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I NTRODUCTI ON
Town centres and high streets are under enormous strain. Household spending is falling, shops are closing and public spending is being
squeezed. If our town centres are to survive and thrive again, we need to think more radically and more intelligently about their future.
The government has commissioned Mary Portas to conduct a review of the UK’s high streets, looking at what is wrong and what can be
done. Action for Market Towns (AMT) is working with a wider network of organisations to ensure that this review is informed by imaginative
ideas and practical solutions.
This paper summarises the vision for our town centres and some steps we can take to turn it into reality, based on AMT’s work in developing
policy and devising practical solutions in towns across the UK.
OUR VI SI ON
High streets and town centres that are ﬁt for the 21st century need to be multifunctional social centres, not just competitors for stretched
consumers. They must offer irresistible opportunities and experiences that do not exist elsewhere. They need to be rooted in the interests
and needs of local people, and able to meet the demands of a rapidly changing world.
If we are to put the heart back into our local centres, we have to seize the opportunity to innovate that the current crisis presents. There
are six elements to this vision.
1 NO GOING BACK
Our towns are changing and some of those changes are permanent. The high street of yesterday didn’t have to compete with Amazon and
out-of-town shopping. There will be new challenges too. Climate change may push up transport and food costs; recession will bite chunks
out of household incomes. Our towns cannot hope to survive by selling more and more to people who have less and less.
That doesn’t mean our towns will die. We need to ﬁnd ways to turn the crisis into an opportunity.
2 UNIQUE PLACES, NOT CLONE TOWNS
Every place is different and any response to the challenges we face must respect and celebrate that difference. High streets can be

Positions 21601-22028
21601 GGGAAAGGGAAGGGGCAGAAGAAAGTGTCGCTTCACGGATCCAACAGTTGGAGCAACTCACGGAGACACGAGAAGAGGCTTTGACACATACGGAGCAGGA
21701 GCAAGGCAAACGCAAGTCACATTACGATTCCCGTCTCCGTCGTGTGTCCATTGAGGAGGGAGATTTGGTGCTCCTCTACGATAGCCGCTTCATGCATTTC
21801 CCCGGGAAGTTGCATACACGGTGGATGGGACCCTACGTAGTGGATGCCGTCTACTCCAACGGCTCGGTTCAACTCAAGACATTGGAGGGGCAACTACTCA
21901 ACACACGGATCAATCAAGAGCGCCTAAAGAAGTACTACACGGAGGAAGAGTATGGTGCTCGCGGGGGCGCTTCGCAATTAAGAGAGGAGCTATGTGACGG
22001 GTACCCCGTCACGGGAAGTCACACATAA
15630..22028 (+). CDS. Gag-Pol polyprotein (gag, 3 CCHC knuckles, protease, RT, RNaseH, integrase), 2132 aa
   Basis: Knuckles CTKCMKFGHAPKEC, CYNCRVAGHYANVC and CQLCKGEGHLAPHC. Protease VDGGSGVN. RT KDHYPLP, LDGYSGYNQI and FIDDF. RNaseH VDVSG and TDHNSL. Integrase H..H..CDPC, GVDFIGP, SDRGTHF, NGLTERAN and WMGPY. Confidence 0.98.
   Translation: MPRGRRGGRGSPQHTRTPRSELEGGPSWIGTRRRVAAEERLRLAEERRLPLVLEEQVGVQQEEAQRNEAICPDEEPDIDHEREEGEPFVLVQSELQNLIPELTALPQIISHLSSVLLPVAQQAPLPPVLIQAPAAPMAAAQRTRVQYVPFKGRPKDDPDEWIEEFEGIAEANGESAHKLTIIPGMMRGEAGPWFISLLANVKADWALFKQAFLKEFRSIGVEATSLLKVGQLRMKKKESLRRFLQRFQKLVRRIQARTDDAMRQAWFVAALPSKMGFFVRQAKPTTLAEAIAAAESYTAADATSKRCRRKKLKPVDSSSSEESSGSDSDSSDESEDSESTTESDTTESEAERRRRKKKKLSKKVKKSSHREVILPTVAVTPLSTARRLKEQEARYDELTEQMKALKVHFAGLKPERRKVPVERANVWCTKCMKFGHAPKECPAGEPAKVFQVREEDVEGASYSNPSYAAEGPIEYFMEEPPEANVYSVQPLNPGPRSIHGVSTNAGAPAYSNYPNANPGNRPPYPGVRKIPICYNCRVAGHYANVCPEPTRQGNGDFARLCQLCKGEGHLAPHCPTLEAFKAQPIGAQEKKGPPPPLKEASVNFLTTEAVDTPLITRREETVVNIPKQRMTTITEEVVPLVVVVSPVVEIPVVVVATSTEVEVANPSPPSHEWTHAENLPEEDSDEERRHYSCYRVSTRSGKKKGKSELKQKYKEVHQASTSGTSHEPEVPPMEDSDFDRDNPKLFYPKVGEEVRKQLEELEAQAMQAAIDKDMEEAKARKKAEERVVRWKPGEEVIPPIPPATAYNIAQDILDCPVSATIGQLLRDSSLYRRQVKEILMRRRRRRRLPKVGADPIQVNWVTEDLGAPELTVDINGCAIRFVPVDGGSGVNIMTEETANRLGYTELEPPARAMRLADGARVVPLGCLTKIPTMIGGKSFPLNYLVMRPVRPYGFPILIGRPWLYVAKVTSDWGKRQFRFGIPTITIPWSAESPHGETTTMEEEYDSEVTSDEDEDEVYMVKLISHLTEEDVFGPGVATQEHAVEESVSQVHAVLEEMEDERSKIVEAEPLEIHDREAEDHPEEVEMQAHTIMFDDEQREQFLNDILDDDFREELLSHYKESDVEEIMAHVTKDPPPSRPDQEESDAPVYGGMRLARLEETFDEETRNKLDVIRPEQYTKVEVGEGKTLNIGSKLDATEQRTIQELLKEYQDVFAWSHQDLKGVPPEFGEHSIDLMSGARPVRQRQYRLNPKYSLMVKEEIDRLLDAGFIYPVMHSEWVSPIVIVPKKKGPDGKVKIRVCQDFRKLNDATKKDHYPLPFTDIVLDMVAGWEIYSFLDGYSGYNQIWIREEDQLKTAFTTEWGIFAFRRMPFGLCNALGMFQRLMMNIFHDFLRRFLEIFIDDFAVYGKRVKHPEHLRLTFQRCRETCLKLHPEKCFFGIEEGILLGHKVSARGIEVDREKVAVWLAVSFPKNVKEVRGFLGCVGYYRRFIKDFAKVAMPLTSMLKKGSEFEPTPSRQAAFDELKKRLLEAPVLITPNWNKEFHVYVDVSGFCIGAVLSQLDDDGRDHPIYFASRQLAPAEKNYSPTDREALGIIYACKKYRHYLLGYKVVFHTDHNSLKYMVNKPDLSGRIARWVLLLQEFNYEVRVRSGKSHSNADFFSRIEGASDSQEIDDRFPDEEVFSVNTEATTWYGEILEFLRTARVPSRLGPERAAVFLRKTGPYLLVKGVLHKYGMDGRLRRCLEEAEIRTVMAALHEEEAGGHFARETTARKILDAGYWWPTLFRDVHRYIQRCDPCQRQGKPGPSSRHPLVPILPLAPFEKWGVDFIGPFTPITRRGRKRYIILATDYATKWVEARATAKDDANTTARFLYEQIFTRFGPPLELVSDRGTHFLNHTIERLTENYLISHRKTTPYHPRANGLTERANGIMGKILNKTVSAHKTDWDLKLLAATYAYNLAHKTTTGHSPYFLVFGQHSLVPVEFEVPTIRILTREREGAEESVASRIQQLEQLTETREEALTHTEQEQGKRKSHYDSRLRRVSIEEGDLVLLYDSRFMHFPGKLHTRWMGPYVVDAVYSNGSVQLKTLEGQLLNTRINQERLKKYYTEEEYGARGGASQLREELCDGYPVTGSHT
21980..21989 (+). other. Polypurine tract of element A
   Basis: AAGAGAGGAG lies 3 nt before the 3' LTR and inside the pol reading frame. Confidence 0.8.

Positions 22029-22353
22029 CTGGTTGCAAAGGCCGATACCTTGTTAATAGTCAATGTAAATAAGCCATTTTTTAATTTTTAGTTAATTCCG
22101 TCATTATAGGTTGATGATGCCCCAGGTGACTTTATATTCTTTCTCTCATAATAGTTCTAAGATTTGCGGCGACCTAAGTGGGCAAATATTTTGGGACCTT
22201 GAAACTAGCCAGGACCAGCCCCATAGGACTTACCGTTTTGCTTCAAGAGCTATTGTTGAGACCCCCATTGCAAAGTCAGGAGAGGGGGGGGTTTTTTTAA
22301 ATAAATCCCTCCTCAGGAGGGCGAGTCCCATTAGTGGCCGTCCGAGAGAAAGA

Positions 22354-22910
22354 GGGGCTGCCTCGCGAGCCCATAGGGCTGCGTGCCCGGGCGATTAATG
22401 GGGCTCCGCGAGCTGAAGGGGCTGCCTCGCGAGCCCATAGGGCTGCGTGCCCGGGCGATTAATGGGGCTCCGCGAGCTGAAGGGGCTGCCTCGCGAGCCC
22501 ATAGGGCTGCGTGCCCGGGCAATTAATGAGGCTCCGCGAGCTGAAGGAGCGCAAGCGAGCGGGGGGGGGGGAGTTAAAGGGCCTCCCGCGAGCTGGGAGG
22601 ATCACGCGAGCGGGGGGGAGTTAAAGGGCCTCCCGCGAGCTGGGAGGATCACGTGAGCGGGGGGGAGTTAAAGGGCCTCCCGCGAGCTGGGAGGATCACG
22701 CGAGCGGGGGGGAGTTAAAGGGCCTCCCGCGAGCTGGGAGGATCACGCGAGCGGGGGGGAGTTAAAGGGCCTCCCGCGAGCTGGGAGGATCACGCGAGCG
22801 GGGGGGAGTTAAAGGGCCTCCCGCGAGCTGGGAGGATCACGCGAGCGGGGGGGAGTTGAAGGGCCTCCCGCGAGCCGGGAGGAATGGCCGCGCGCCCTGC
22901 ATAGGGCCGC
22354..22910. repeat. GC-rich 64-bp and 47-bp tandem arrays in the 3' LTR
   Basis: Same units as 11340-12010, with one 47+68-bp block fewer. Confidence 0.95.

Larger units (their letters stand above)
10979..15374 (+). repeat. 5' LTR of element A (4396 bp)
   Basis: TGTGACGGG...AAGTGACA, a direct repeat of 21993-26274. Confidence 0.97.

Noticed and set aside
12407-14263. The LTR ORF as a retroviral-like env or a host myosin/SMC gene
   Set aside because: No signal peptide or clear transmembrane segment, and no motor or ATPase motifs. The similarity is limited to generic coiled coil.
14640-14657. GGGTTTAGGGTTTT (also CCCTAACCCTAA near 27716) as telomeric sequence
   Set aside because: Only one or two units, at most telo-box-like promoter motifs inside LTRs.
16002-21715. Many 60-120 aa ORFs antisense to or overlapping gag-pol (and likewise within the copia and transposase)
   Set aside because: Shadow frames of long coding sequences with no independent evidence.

re-imagined as start-up zones, health hubs or learning centres, for example. We need town centres that meet the needs of the people they
serve in ways that are locally distinctive, connecting with local people’s strengths, creativity and energy. Any framework for improving town
centres needs to be ﬂexible enough to take this diversity as a starting point, not a bolt-on.
3 COLLECTIVE ANIMATION
Each place needs to be collectively animated by the people who live there or visit it, not just planned or managed. Town centres and their
managers need to be responsive to change, open to new ideas that enliven space, and able to seize opportunities. We must be ready to
experiment and try new activities and take a few risks to bring the magic back.
4 MULTIFUNCTIONAL CENTRES – THE 21ST CENTURY AGORA
To create and manage town centres that work well in the future we need a multifunctional approach. Successful local centres are about
much more than shopping. They are about enjoyment, creativity, learning, socialising, culture, health and wellbeing and democratic
engagement – a ‘21st century agora’
where people engage in the life of their locality. By bringing different uses and groups of users together
See ‘Towards a 21st Century Agora’: http://urbanpollinators.co.uk/?page_id=1028
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we can sustain new and existing markets. The experience of using a town centre needs to be different from the experience of using a
supermarket or shopping centre, and much more interesting.
5 INFORMATION, MAPPING AND RESPONSIVENESS
To respond to the challenges we face we need information. We need to know likely future trends and issues. We need to know and map
which people and organisations can make each place distinctive, and broker more dynamic relationships between them. We need to be
tuned in to the public’s interests and needs through intelligent use of information and technology. Local centres need to be able to match
and surpass the smart information systems of Tesco or Amazon.
6 CIVIC ROLES AND RESPONSIBILITIES
A town centre is a civic space, not a private one, and everyone has a role to play. Successful town centres will be places where all
stakeholders are aware of their responsibilities and opportunities. This includes the supermarkets and multiples that are often seen as part
of the ‘clone town’ problem, and the landlords and local authorities who decide how property is used. This is particularly important in areas
where large property portfolios are held by banks or other institutions with limited local knowledge and understanding.
MAKI NG I T REAL
A lot of work is already under way to turn this vision into reality. AMT has been playing a key role in developing tools we can use to help
people work together and look differently at their town centres and high streets. The next pages sum up some of these practical approaches.
MAKI NG I T HAPPEN: LESSONS FROM AMT’ S EXPERI ENCE
Moving from a vision to reality can be long and complex. But AMT has developed practical approaches that could help us along the way, and
is testing new ones. Five key points can be drawn from AMT’s experience:
1 DEVELOP LOCAL LEADERSHIP
To achieve lasting change, action must be led by local people. This means local residents, but also other key players: the local authority - with